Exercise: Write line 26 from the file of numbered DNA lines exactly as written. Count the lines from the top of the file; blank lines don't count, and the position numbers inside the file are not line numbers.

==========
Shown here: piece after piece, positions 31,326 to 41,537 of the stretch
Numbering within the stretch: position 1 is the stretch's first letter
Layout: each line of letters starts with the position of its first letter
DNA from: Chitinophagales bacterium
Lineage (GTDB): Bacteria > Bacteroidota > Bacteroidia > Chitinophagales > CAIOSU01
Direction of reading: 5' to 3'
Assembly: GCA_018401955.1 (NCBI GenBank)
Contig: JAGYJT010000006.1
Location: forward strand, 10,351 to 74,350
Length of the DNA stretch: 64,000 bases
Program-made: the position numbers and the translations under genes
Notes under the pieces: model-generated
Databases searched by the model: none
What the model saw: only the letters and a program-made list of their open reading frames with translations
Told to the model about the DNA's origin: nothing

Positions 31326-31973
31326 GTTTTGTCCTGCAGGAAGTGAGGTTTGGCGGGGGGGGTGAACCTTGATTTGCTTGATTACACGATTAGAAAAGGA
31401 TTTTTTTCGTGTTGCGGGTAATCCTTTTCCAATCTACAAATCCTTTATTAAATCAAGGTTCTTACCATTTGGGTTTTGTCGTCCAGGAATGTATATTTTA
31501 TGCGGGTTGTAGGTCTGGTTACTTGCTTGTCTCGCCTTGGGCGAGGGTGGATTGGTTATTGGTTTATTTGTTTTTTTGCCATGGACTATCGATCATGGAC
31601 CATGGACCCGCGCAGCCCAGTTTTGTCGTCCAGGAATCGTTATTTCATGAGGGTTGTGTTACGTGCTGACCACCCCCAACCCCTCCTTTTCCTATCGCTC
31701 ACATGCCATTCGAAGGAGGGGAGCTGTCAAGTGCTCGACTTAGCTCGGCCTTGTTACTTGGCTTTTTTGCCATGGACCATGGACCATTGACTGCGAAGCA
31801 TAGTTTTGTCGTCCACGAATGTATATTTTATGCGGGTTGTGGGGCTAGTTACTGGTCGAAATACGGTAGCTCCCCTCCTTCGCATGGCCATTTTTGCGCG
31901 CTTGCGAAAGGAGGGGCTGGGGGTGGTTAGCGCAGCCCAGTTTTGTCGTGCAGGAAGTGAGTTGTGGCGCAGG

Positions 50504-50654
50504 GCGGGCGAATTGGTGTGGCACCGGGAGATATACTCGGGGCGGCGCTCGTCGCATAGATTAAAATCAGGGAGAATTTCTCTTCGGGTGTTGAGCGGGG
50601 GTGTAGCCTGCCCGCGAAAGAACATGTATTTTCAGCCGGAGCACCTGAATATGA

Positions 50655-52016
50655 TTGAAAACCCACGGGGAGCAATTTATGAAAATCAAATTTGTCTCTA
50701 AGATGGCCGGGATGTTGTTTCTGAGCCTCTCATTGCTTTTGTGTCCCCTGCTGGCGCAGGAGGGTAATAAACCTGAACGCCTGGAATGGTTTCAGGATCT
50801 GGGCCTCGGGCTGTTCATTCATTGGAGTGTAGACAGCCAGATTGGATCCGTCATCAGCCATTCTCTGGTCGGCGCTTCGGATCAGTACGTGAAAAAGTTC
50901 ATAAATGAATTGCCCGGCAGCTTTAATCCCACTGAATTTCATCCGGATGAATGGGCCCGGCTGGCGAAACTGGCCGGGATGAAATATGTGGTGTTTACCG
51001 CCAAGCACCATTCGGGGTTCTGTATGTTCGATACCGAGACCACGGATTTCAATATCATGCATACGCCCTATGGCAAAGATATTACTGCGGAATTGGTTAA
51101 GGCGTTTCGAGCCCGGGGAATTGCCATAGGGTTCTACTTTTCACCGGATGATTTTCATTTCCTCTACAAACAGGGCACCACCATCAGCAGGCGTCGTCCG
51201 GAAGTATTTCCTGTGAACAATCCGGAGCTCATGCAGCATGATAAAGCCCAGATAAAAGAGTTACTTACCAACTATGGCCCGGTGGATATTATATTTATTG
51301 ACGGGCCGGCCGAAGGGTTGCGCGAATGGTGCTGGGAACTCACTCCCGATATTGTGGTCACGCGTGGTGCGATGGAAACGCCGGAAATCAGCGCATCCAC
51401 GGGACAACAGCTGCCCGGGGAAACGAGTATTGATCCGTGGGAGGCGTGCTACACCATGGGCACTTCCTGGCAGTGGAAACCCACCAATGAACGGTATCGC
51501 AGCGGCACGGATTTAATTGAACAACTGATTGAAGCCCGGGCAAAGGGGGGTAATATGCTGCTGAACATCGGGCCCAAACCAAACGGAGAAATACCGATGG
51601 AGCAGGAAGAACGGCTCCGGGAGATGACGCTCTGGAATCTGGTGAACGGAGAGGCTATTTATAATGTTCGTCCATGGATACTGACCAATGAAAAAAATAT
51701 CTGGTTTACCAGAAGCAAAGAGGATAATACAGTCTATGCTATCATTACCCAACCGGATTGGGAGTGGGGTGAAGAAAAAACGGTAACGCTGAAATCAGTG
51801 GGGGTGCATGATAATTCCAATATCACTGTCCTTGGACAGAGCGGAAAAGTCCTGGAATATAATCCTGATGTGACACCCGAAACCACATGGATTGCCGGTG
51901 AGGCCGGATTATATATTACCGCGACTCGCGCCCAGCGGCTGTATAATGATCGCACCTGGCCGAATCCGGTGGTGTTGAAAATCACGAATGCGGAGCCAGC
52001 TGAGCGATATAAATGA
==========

50601 GTGTAGCCTGCCCGCGAAAGAACATGTATTTTCAGCCGGAGCACCTGAATATGA